You could call us a BPO [business process outsourcing] company and you could call us a business services company. But that’s purely…common industry terminology. At the simplest level we are actually a digital interactions company. That’s because our core business is one of helping our clients manage interactions with the millions of people they serve. Interactions of all kinds — managing employee benefits, collecting highway tolls, handling insurance claims. We work on behalf of our clients to manage data-intensive, repeatable interactions at massive scale. In each case, we are handling large amounts of data and personal information. We make sure these interactions happen seamlessly, securely, and personally.

Being successful requires us to have capabilities in three key areas: First, we must be experts in the business or government process itself. Our execution and delivery of these services must be exceptional. Secondly, we must have leading technology and software platforms for managing and transacting these services. And finally, we must become better at understanding the nature of human experience and design.… End-user expectations for digital experiences are evolving very rapidly.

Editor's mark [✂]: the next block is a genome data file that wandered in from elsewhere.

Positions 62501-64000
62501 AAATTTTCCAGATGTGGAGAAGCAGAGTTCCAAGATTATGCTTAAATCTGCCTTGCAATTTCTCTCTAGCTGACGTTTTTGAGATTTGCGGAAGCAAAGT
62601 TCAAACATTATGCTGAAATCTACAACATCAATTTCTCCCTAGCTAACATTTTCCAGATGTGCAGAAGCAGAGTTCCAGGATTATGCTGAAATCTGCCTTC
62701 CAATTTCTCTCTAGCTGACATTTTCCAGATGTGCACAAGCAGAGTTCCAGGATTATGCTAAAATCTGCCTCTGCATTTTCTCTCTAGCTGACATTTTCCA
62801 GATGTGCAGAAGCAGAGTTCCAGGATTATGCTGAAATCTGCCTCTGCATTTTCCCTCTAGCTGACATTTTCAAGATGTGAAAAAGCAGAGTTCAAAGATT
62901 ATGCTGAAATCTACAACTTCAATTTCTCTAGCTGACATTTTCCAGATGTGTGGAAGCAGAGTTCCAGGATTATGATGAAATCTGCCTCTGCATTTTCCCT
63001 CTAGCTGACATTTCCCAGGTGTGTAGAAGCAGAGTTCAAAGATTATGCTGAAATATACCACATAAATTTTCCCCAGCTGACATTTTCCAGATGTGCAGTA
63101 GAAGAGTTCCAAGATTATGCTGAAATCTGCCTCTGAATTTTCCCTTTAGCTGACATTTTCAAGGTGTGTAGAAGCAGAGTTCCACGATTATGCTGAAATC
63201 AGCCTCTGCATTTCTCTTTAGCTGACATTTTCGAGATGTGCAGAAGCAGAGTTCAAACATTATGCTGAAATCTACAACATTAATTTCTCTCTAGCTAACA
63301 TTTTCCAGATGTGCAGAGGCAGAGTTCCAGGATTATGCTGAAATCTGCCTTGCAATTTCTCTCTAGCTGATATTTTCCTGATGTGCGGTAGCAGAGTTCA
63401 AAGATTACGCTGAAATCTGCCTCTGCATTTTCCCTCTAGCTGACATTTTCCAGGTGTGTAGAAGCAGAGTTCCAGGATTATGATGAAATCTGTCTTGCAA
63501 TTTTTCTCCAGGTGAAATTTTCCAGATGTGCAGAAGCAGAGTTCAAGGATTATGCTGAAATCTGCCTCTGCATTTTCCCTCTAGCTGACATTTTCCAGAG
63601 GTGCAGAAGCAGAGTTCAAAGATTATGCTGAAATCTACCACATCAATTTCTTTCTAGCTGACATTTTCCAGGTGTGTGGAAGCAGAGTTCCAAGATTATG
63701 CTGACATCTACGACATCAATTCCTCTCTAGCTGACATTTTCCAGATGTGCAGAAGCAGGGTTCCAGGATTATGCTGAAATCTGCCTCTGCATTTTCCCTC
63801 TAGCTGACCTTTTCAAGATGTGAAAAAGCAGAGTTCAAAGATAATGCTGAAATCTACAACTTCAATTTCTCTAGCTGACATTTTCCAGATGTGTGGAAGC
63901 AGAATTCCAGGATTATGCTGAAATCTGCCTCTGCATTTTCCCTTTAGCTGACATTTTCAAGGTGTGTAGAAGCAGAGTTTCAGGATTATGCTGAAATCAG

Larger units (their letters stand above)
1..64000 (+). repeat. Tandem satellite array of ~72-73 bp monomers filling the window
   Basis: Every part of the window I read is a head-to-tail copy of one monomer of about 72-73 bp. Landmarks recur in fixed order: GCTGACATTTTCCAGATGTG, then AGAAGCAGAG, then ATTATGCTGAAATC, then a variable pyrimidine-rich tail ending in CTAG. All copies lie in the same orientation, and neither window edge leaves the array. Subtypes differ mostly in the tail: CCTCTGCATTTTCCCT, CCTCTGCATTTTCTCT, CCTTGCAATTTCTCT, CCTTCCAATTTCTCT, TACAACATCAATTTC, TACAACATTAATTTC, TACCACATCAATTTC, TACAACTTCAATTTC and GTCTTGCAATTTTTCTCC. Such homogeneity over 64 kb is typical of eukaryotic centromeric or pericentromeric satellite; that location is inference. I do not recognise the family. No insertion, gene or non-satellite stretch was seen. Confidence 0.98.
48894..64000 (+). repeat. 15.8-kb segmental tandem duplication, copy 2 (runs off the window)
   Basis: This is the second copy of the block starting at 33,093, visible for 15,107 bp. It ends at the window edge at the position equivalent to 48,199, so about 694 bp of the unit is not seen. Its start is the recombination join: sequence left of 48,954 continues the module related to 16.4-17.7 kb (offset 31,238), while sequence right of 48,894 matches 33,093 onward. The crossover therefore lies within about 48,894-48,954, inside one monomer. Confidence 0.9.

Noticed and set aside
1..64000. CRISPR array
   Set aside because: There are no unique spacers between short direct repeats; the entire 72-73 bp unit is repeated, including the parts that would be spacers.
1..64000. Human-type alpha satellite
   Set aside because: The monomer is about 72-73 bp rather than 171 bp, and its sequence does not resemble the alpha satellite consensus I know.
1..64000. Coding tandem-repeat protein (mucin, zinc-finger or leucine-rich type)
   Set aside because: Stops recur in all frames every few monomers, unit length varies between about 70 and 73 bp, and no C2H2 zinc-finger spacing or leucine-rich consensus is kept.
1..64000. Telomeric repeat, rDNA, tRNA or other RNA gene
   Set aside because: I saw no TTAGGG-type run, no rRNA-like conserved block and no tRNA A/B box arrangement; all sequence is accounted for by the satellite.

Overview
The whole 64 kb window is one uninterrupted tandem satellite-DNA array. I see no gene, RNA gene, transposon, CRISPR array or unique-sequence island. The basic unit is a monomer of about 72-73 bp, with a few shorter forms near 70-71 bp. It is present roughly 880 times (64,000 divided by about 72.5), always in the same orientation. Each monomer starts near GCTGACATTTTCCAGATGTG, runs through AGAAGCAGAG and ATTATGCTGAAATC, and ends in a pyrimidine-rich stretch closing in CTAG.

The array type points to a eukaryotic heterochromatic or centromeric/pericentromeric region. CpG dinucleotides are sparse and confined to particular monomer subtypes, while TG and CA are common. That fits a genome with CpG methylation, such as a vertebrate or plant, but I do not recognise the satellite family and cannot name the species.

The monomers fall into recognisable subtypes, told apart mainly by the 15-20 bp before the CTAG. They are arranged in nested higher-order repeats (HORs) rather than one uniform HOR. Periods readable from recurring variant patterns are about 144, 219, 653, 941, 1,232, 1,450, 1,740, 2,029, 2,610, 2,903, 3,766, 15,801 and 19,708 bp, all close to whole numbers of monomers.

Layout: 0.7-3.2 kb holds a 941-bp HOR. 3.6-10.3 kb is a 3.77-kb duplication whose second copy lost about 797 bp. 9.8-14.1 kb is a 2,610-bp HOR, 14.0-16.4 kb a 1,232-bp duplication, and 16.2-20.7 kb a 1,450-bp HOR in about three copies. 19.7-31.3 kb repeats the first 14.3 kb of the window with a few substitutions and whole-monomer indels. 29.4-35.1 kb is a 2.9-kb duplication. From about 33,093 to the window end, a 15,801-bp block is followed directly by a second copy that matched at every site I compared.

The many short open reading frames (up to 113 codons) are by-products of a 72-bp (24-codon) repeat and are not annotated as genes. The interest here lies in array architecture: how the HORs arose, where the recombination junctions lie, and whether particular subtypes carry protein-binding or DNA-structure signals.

S+B: The official first business day of the spin-off was January 3, 2017. Can you talk about some of the things you did on or around the spin-off that communicated to people that this is an independent company with its own identity?
We made a big splash of our Conduent listing on NYSE. We called it Founder’s Day. Across the world, we did a celebration so that people could be welcomed into the new structure. We made a welcome kit for employees. went live. Every one of our locations had a celebration on that day, synchronized all around the world. We were the first company to ring the bell on the Stock Exchange for the year, on January 3. And then we built this head office in 50 days just so that people would have a different place to go to.

S+B: Of course, you were creating a new identity at a time when many employees still identified with the old one.